It seems like you can’t turn on your TV or read a news story without hearing about a new business startup raking in millions of dollars. In fact, it’s never been easier to start a business thanks to a wide-range of online resources including incorporation documents, website analytics, freelancers, drop-shipping providers, and affiliate marketing.

However, most people just don’t have the cash to start their first business, which prompts many to borrow business loans in order to get their first businesses off the ground.

While borrowing a business loan can seem intimidating, in truth it is a straightforward process. Here’s how it works.

Shopping for a Lender

First, a borrower needs to decide where to borrow a business loan from. There are banks, credit unions, investors, and even crowd funding options to choose from when it comes to picking the right lender.

Peter Burns, Founder and Chairman of B3 Funding Partners, feels that banks are no longer desirable for entrepreneurs looking for financing.

“Only Alternate Lenders, Private Money sources will be able to assist the start-up entrepreneur,” said Burns in an email.

While banks have certainly seen better days, not all of them are in dire straits. Local and community banks are often more than willing to discuss a business loan with an enterprising long-time customer. Traditional lenders aside, the Information Age has spawned a new form of lending.

Crowdfunding, the latest trend in business startup financing, is the pooling of investor funds into a new type of business loan, which is then given to an aspiring entrepreneur.

But this new type of business loan isn’t a “loan” in the traditional sense. Instead of paying these investors back with money, the crowdfunding entrepreneur repays them with certain product perks that scale in size with the investment.

Alexander Cohen, CEO of Liberty SBF, and Alex Prombaum, VP of Credit and Underwriting at Liberty SBF, discussed the benefits of crowdfunding while also cautioning potential borrowers.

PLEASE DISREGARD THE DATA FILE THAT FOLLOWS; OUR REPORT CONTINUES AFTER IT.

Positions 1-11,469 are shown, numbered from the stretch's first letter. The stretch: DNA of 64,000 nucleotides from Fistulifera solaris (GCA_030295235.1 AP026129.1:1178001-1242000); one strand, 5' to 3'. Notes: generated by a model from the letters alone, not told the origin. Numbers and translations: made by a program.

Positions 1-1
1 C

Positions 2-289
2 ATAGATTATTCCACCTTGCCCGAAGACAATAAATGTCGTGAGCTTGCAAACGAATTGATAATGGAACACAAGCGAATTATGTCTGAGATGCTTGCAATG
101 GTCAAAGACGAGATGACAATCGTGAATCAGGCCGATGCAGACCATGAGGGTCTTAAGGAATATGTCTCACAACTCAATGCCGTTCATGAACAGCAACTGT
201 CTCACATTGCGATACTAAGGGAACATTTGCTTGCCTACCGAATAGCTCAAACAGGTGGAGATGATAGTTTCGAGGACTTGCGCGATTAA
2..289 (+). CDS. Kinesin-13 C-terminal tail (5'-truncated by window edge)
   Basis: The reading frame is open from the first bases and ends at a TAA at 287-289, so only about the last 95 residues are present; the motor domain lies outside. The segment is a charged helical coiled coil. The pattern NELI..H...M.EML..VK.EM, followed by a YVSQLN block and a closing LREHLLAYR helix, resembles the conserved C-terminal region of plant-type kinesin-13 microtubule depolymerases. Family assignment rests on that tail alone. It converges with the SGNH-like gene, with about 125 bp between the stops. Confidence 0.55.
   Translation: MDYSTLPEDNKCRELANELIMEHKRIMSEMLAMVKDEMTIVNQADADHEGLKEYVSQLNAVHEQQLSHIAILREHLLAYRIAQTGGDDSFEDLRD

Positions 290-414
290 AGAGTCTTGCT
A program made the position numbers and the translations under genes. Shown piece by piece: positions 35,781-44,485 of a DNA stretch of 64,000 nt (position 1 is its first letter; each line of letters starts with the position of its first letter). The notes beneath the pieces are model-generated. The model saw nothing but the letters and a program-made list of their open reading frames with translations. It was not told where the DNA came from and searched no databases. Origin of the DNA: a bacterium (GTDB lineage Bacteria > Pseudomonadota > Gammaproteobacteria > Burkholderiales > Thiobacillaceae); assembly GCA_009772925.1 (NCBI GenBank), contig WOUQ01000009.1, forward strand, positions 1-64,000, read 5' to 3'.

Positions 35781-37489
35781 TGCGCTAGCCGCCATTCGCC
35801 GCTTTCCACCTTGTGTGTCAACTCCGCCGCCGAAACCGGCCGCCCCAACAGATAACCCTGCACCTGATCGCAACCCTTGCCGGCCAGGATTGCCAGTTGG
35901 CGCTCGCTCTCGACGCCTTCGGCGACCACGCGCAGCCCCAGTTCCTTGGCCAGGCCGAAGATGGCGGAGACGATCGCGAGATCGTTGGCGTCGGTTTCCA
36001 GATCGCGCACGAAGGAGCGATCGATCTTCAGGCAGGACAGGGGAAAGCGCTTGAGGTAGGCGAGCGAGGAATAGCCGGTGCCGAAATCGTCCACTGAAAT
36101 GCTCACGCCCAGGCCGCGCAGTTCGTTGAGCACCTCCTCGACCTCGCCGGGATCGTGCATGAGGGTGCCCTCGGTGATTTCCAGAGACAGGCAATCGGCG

“Crowd funding has proved to be an innovative source of funding for early stage businesses,” said Cohen and Prombaum. “Any entrepreneur who elects to utilize crowd funding must be aware of the different rules and regulations that each different crowd funding company has, and any strings attached to the money.”

As seen with this innovative approach to acquiring capital, business lending has changed in recent years; a fact that new entrepreneurs should be well aware of when trying to borrow their first business loans.

Not Your Daddy’s Business Environment

“Commercial banks were once the primary source of lending for small businesses; however, in the wake of the Great Recession, which began in 2007, many banks were forced to drastically reduce their lending operations in order to deal with problem loans,” said Cohen and Prombaum. “This has opened the door for a number of new finance companies to enter the market and provide the liquidity on which small businesses rely.”

Entrepreneurs are now able to borrow business loans in an increasingly automated business lending environment.

“This saves the borrower an incredible amount of time and effort and puts him/her in touch only with a bank or other lender that is likely to give a loan,” said Rohit Arora, CEO and co-founder of Biz2Credit, in an email. “You don’t have to walk into a bank, fill out mountains of paperwork (with no guarantee of success).”

Putting Pen to Paper

Once a borrower has found the right lender, then they need to gather their paperwork.